When coming up with a list of essential leadership skills, it’s not uncommon to see words like “coaching” or “visionary” come up.
While such skills are undoubtedly necessary, another skill has emerged as essential in modern leadership; authenticity.
Like many words and skills today, its true meaning has been hijacked. The word authentic is traditionally defined as “real or genuine; not copied or false.” When used in the context of leadership, I describe it as, “how a leader demonstrates and shares their genuine values, stories, and desires.” If definition wasn't clear enough, I want you to remember this leadership truth about authenticity:
Authentic leaders forge strong relationships and inspire others to bring their human self to work.
We have new leaders emerge every generation, but one truth endures; we become the leaders we watch, hear, and experience. Unfortunately, many current leaders who were exposed to inauthentic leadership are now leading the same way. They withhold the truth, act like they have it all figured out, and leverage people to serve their needs. While I believe people can change and remain hopeful those leading this way would take a different approach, those are challenging habits to break.
Luckily, many of today’s leaders appear to be fed up with being fake and are committed to being authentically human in their approach.
The best leaders aren’t fake and are committed to being authentically human in their approach.
Whatever your leadership journey has looked like so far, here are a few ideas for how to be more authentic as a leader:
There is a long list of things you can do to be an authentic leader, but sharing personal stories is at the top of the list.
I asked Kara Goldin, founder of Hint and author of Undaunted, “Why is being an authentic leader so critical in today’s environment?” on the Follow My Lead Podcast. Her response was fantastic. “The best leaders are authentic and willing to share their story and struggles. The reason is people understand through stories who you are and what you are trying to achieve.”
Not only is Goldin correct, when leaders share their personal stories and struggles, it reveals their humanity to others. It fosters trust and makes leaders relatable.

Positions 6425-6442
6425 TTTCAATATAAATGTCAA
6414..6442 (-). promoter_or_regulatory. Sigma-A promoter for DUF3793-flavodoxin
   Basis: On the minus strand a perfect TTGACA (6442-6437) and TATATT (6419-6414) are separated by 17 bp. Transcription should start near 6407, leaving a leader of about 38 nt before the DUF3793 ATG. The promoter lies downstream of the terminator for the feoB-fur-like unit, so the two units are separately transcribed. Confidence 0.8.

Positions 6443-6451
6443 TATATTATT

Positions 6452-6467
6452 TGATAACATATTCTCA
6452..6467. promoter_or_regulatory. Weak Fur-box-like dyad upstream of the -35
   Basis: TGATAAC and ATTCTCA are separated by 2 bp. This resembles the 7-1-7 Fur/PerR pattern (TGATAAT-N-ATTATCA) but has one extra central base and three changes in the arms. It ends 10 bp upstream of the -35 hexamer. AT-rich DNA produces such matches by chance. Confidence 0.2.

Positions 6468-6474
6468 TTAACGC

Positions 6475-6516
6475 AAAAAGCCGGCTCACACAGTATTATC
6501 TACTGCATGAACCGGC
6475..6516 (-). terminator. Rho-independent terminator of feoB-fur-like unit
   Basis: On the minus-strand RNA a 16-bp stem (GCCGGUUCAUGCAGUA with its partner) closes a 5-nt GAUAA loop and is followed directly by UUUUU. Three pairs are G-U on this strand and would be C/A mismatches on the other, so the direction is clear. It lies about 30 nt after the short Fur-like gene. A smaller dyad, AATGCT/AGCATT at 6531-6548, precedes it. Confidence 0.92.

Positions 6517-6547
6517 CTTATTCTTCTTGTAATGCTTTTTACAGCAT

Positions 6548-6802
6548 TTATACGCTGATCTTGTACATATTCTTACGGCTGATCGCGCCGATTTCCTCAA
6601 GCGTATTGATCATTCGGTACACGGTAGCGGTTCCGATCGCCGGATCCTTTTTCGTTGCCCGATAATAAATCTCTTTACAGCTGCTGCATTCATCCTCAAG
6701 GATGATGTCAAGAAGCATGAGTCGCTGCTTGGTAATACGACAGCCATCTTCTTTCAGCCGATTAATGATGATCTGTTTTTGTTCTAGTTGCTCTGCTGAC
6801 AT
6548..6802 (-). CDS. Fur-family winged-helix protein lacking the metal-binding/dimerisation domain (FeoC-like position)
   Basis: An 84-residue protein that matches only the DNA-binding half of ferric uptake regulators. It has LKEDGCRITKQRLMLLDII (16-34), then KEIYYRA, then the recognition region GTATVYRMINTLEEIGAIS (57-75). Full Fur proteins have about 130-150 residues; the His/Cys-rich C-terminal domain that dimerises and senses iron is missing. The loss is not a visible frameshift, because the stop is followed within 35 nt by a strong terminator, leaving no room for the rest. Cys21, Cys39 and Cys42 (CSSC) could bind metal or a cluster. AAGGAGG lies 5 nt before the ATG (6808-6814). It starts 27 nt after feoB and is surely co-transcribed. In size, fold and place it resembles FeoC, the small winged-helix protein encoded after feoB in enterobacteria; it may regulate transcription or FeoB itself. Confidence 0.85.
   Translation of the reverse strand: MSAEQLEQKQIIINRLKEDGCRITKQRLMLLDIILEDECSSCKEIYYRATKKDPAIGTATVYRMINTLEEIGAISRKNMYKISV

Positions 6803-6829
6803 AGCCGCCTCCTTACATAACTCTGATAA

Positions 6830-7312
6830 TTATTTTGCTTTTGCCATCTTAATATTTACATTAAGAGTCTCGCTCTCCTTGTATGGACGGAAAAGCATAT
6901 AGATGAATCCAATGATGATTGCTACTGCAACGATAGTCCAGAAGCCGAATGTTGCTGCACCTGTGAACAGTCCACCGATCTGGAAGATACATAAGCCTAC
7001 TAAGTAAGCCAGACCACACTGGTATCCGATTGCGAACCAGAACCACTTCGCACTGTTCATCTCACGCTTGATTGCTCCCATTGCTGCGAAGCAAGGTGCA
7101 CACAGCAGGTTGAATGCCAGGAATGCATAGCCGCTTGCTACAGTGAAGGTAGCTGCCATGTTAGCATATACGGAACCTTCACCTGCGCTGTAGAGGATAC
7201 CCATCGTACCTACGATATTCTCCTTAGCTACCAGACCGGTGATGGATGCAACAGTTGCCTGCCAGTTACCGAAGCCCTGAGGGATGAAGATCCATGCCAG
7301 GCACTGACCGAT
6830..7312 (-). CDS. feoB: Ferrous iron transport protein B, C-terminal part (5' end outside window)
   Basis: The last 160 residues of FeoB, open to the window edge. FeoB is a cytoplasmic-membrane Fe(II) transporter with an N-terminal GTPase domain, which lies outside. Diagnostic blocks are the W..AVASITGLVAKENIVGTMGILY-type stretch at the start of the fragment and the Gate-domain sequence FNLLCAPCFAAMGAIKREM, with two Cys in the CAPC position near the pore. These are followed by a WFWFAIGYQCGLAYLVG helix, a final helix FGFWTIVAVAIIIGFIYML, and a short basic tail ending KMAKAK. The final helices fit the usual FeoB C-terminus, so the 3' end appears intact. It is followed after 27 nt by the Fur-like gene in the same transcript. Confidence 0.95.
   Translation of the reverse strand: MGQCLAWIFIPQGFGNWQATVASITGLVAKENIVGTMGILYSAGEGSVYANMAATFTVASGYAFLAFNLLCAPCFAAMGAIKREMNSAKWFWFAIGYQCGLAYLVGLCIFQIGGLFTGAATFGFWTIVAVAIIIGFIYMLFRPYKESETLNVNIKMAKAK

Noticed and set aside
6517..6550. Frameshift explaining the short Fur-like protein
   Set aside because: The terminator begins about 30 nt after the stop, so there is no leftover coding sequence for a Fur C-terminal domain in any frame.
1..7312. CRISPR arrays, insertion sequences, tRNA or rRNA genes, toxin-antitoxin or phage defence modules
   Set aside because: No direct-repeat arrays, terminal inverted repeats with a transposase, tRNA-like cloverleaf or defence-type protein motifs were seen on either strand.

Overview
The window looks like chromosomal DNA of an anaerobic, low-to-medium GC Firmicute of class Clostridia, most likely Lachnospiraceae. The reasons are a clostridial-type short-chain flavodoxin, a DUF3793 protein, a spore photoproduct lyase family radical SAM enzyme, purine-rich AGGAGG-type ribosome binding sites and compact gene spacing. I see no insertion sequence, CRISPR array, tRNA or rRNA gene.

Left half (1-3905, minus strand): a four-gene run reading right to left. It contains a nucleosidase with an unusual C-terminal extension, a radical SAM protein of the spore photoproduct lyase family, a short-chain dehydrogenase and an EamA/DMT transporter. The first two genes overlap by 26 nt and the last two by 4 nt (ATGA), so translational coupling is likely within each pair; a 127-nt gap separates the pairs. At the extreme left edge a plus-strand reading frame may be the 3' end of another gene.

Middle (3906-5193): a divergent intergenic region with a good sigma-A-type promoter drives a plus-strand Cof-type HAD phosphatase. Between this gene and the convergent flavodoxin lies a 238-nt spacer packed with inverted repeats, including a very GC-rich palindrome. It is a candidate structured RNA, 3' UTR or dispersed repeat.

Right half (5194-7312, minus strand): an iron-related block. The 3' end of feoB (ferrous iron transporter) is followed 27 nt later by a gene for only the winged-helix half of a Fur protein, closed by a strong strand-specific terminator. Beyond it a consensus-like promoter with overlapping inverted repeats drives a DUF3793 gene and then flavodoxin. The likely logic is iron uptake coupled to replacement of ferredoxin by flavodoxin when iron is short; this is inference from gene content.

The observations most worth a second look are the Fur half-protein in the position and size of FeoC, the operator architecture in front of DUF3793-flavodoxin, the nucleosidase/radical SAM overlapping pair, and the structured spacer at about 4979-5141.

There is a fine line between sharing personal stories and oversharing information that makes people uncomfortable. The questions I coach leaders to answer before sharing a story are these:
If the answer is yes to either of those questions, all it takes is the courage to share it.
All too often, when there are things leaders must say to people, they avoid the topic or sugarcoat it so much that the truth never comes out. Authentic leaders refuse to fall into this trap and lean on telling the truth, even when it’s hard. The truth needs no crutches. I like to think of opinions versus reality this way.
Opinions are overrated, and truths are underrated.
Now that you know that telling the truth is an essential element of being an authentic leader, the secret is how you tell the truth. If you share the facts empathetically, it enhances the potential that someone is open to doing something different. However, if you speak condescending or come from a place of superiority, you will almost certainly get the inverse of your intended effect.
The reality of a situation isn’t always what we want to hear. This is why the most authentic leaders always paint a picture of hope if people decide to do things differently.
The most authentic leaders always paint a picture of hope.
Napoleon famously said, “a leader’s role is to define reality, then give hope.” The longer I have studied great leaders, the more I recognize that they are constantly looking for opportunities to give hope. The world we live and work in is hard and constantly changing. Having a leader in a relentless pursuit of a better future is inspiring.
There is nothing worse than a leader who believes they are tricking their people into thinking they are someone they are not. While it might last for a while, the truth always comes out. If you find yourself in a similar situation right now, I urge you to start the journey now of being a more authentic leader.
Developing the skill of authenticity is a requirement to be a great leader. However, it isn’t easy and often takes decades to master it. Start small and focus on sharing personal stories, telling the truth, and inspiring with hope.
The better you get at these three things, the more likely your people will look at you as someone authentic.
John is the CEO of LearnLoft, author of, F.M.L. Standing Out & Being a Leader and host of the 'Follow My Lead' Podcast. He writes or has been featured on Inc.com, LinkedIn Pulse, TrainingIndustry.com, eLearningIndustry.com, CNBC Money, and more. John completed his education at the University of Maryland College.